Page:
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Self-quarantine and Isolation – What’s the difference?

Self-quarantine and Isolation – What’s the difference?


THE ONGOING coronavirus pandemic has certainly increased our awareness of public health terminologies. Over the past year, terms like social distancing, physical distancing, self-quarantine, isolation, flattening the curve, etc have become part of our everyday language.

Despite an increased awareness around these public health terms, the understanding and application of them sometimes can be confusing to the non-medical personnel.

Quarantine and Isolation are often mixed up and sometimes incorrectly used by health care personnel to mean the same thing. Quarantine is an old public health procedure used to prevent the spread of infectious diseases. The practice of quarantine began during the 14th century in an effort to protect coastal cities from the plague epidemics. Ships arriving in Venice from infected ports were required to sit anchored for 40 days before coming to port. This practice, called quarantine, was derived from the Italian words quaranta giorni, which mean 40 days.

People who have been exposed to the new coronavirus and who are at risk for coming down with COVID-19 might practice self-quarantine. Health experts recommend that self-quarantine lasts 14 days. Two weeks provides enough time for them to know whether or not they will become ill and be contagious to other people.

You might be asked to practice self-quarantine if you have recently returned from traveling to a part of the country or the world where COVID-19 is spreading rapidly, or if you have knowingly been exposed to an infected person.

Self-quarantine involves, using standard hygiene and washing hands frequently, not sharing things like towels and utensils, staying at home, not having visitors and staying at least 6 feet away from other people in your household.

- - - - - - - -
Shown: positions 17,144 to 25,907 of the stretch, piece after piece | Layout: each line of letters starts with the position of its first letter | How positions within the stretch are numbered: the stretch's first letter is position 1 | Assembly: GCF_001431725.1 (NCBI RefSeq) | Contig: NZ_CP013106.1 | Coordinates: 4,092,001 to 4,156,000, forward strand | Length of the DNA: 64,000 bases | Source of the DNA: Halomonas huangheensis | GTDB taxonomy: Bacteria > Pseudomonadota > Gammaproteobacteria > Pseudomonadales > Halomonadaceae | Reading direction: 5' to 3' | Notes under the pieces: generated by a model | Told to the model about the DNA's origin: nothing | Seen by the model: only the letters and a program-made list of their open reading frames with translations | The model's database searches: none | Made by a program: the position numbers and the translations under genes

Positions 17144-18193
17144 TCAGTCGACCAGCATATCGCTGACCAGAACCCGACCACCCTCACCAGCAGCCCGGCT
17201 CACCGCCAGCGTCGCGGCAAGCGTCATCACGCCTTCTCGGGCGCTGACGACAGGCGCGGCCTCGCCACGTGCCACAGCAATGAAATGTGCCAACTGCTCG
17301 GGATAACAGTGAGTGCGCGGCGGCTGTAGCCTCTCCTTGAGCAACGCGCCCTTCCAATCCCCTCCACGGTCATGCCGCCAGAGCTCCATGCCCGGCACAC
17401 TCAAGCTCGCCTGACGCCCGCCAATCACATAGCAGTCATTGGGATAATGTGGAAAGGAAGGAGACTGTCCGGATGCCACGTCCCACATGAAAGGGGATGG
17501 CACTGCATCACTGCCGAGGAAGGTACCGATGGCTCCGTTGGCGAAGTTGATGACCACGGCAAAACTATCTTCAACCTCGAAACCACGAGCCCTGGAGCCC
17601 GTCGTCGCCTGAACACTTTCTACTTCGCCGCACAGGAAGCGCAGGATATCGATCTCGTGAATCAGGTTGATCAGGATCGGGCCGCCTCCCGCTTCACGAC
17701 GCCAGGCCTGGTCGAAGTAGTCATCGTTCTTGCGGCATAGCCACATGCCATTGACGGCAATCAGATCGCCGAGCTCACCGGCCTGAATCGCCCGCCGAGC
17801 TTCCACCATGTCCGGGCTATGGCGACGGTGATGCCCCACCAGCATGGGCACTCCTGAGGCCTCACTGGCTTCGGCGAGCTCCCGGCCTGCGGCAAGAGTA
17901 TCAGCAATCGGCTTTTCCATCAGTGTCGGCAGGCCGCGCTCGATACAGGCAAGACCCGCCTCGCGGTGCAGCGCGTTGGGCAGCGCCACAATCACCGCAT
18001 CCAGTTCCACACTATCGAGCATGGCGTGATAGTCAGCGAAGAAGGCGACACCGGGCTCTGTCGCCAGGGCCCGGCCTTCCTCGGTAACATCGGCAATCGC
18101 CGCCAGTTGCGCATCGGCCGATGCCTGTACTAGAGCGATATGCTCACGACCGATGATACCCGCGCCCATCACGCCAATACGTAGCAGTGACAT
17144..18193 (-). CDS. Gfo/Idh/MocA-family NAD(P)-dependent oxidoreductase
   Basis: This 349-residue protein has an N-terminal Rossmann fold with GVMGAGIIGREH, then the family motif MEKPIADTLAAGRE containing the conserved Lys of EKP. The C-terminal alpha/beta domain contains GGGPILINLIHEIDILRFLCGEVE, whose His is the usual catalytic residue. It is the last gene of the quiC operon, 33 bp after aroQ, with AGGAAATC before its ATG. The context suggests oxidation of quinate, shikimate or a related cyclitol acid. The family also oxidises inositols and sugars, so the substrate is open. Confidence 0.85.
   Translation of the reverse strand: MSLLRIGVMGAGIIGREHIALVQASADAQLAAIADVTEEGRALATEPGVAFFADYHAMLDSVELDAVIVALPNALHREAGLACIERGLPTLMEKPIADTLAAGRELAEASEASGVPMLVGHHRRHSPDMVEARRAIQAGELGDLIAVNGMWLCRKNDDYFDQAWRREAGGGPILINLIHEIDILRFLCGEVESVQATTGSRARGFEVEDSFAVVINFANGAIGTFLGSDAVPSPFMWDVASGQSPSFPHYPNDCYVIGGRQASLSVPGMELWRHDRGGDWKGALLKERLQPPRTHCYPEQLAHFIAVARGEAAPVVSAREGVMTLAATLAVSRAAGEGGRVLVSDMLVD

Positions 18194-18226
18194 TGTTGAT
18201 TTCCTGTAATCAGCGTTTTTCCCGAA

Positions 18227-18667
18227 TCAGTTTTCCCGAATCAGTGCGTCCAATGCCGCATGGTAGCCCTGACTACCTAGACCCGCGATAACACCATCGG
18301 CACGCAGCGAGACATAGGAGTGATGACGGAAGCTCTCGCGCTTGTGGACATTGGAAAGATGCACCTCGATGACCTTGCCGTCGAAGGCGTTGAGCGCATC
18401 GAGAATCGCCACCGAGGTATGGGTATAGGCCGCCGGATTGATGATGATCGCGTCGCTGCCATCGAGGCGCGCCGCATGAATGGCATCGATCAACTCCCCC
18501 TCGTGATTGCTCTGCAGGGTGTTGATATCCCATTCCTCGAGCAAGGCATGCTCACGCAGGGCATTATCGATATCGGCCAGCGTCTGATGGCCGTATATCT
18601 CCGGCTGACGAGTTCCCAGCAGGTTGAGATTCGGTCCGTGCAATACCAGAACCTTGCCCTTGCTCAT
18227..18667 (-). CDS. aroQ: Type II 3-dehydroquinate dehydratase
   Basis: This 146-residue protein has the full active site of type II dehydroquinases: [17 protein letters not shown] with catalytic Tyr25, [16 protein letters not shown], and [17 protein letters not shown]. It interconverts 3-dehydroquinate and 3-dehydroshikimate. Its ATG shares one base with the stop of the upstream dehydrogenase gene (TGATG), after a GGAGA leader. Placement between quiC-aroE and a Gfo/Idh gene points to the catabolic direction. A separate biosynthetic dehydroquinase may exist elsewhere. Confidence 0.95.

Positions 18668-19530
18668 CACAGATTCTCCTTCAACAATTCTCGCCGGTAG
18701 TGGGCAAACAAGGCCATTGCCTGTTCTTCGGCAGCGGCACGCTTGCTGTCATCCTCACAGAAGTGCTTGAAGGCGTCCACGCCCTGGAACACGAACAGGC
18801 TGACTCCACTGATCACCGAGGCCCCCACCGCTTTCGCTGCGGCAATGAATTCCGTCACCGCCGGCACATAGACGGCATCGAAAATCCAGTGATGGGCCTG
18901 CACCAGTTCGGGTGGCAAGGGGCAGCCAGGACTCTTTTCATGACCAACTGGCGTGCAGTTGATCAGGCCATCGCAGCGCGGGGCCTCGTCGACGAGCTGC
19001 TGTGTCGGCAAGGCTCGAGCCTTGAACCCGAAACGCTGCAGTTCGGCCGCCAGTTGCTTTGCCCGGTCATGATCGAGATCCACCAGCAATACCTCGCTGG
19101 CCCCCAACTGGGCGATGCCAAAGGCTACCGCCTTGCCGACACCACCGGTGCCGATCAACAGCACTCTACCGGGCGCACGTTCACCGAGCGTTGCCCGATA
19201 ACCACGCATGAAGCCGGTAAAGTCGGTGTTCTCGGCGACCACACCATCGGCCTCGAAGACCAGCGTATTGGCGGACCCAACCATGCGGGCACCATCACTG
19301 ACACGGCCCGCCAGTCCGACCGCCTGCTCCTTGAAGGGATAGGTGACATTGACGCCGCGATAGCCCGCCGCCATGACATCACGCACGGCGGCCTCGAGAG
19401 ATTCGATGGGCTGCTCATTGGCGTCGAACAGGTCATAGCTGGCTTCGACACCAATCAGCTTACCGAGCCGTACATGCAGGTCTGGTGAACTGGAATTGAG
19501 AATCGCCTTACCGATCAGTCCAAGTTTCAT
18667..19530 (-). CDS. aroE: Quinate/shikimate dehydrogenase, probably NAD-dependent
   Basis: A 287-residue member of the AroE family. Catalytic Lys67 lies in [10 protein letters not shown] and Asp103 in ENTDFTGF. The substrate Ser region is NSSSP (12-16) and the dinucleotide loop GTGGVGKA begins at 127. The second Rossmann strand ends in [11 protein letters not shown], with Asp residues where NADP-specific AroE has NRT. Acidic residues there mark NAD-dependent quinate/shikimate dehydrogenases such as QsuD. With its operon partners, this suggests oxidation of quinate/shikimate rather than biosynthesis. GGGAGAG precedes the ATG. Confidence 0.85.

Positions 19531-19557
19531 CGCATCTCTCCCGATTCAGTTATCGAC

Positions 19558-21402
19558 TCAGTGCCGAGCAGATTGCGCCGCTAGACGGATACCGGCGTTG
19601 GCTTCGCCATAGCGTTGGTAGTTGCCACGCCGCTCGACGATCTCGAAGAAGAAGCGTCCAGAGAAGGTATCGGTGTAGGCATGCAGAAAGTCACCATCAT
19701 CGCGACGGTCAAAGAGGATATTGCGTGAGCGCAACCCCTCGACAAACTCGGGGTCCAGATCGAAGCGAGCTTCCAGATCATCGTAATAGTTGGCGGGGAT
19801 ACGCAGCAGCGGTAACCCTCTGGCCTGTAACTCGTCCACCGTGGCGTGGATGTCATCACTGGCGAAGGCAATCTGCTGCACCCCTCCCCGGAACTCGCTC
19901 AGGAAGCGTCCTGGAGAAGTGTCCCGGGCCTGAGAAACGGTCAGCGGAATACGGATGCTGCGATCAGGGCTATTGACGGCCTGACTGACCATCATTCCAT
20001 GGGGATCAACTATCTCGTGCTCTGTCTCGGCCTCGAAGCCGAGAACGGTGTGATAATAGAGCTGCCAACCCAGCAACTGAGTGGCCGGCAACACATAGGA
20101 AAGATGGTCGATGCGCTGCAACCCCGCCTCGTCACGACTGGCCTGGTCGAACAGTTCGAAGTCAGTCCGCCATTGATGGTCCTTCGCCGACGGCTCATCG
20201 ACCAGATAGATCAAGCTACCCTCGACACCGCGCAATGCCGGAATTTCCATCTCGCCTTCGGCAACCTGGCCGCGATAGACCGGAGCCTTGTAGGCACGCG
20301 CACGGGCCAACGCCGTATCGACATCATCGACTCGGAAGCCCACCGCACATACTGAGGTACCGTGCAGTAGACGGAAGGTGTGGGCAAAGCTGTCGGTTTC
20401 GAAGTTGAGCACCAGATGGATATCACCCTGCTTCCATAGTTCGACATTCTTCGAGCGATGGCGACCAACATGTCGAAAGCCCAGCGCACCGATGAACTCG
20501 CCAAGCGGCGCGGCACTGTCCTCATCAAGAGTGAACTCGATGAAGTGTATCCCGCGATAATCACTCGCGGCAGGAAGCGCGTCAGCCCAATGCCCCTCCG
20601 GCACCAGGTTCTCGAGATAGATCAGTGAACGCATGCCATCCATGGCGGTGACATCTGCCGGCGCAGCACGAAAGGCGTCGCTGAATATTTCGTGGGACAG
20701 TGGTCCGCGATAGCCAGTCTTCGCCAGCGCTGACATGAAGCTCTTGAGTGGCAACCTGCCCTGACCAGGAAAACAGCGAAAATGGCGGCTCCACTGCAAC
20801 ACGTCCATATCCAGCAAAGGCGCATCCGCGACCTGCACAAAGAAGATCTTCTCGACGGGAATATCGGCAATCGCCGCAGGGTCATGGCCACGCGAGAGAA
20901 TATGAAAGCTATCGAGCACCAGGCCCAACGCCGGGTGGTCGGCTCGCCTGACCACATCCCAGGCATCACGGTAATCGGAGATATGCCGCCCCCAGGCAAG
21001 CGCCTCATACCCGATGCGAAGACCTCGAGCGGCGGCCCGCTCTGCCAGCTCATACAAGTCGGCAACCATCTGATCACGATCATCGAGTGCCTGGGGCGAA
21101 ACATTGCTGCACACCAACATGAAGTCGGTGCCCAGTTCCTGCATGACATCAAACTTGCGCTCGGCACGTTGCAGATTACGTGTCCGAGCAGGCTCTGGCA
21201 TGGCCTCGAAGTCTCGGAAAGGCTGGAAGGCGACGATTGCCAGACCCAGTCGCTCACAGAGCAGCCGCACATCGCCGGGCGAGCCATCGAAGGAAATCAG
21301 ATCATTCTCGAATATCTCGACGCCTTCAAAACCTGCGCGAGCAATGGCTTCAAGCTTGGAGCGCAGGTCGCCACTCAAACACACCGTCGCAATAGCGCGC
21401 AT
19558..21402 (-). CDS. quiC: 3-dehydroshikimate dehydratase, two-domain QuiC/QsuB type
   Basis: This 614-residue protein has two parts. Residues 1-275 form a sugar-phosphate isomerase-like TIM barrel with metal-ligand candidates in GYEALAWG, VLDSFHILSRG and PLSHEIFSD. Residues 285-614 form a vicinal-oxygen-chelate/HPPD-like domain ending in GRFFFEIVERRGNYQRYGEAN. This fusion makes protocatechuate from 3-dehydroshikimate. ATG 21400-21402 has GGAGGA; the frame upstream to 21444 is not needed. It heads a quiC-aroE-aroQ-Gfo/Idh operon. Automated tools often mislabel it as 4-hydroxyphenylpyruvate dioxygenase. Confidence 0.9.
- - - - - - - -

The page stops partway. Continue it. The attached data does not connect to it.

Once your quarantine period has ended, if you do not have symptoms, follow your doctor’s instructions on how to return to your normal routine.

For people who are confirmed to have COVID-19, isolation is appropriate. Isolation is a health care term that means keeping people who are infected with a contagious illness away from those who are not infected. Isolation can take place at home or at a hospital or care facility. Special personal protective equipment will be used to care for these patients in health care settings.

Quarantine is generally for a person who is healthy but may have become exposed and is under watch to ensure that he/she does not develop the disease. Isolation is someone who is already diagnosed with the illness and is placed into care alone until they have recovered. Someone can be isolated at home or in a facility and must be cared for by medical personnel.

Remember that quarantine is not just staying at home. It requires you not having visitors and taking the necessary sanitary actions.